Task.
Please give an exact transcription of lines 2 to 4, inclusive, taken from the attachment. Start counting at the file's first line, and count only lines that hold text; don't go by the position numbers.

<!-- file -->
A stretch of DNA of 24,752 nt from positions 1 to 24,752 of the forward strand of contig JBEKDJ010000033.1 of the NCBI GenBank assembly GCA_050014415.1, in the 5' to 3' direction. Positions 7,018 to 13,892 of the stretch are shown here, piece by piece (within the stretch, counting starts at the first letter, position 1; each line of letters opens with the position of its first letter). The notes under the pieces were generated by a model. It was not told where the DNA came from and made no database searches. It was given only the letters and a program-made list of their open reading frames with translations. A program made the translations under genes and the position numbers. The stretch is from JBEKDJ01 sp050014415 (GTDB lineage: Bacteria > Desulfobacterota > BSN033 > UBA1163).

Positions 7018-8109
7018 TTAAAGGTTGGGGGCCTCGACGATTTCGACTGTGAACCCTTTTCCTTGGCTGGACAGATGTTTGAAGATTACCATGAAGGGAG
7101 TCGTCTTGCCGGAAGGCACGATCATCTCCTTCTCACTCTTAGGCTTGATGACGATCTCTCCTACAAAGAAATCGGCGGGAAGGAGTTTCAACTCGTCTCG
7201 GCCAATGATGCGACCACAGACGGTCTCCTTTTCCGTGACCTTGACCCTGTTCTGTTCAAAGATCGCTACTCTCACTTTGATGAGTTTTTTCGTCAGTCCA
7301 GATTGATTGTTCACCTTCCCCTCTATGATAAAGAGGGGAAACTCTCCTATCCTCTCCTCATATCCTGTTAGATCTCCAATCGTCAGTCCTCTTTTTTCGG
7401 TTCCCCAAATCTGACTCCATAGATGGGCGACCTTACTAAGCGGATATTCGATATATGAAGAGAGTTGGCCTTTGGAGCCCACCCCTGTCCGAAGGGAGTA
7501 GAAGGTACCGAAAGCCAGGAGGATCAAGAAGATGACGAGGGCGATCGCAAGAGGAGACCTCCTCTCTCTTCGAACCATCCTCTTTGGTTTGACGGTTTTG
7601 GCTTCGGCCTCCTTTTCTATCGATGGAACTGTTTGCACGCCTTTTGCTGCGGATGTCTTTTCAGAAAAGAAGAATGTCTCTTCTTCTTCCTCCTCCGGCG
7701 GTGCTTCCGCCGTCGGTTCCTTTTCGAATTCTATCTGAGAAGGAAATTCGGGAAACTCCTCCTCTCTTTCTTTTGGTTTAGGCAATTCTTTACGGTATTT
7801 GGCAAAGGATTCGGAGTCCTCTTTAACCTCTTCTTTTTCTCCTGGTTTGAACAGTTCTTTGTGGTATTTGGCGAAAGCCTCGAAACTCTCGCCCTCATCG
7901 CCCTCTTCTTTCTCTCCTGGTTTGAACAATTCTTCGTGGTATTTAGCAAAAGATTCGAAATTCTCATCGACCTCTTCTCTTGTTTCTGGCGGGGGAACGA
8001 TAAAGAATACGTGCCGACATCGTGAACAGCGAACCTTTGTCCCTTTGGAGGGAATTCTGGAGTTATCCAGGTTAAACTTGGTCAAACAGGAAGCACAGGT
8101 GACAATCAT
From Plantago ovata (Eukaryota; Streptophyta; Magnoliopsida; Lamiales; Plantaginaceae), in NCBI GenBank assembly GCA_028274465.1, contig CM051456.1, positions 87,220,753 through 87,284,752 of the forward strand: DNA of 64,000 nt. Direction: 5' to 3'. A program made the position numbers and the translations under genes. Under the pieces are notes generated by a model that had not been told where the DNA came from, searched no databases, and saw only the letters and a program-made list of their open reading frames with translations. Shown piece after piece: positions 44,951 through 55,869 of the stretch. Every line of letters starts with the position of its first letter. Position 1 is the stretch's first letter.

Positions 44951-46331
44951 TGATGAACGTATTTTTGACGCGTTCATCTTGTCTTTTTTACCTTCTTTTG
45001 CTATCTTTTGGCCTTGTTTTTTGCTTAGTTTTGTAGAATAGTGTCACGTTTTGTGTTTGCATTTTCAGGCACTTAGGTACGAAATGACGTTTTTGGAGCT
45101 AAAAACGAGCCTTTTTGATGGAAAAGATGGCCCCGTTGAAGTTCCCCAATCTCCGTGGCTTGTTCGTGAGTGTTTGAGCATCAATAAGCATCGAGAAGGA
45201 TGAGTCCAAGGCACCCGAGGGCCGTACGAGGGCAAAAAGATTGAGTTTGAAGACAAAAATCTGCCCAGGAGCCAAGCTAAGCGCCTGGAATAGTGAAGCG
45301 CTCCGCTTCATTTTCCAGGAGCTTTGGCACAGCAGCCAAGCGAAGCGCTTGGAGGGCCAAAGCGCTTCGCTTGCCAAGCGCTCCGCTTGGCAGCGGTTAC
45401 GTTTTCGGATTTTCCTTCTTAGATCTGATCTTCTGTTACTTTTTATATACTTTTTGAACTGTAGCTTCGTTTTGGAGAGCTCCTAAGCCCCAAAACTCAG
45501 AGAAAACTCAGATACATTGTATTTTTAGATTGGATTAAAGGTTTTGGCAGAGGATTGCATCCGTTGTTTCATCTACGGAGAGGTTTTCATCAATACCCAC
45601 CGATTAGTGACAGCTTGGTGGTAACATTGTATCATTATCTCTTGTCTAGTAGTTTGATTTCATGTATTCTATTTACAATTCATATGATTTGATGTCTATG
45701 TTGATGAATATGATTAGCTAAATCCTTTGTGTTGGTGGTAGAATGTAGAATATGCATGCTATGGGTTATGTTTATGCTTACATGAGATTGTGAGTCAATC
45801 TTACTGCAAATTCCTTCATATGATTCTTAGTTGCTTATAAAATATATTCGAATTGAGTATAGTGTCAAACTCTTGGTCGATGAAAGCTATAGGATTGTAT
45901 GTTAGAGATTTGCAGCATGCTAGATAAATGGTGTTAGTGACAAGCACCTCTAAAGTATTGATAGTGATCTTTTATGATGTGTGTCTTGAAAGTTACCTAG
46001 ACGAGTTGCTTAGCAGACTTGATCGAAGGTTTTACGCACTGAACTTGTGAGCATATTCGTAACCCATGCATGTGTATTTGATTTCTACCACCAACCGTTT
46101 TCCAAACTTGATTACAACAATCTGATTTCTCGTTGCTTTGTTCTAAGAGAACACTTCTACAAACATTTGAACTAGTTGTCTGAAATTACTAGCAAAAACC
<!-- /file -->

Positions 7018-8109
7018 TTAAAGGTTGGGGGCCTCGACGATTTCGACTGTGAACCCTTTTCCTTGGCTGGACAGATGTTTGAAGATTACCATGAAGGGAG
7101 TCGTCTTGCCGGAAGGCACGATCATCTCCTTCTCACTCTTAGGCTTGATGACGATCTCTCCTACAAAGAAATCGGCGGGAAGGAGTTTCAACTCGTCTCG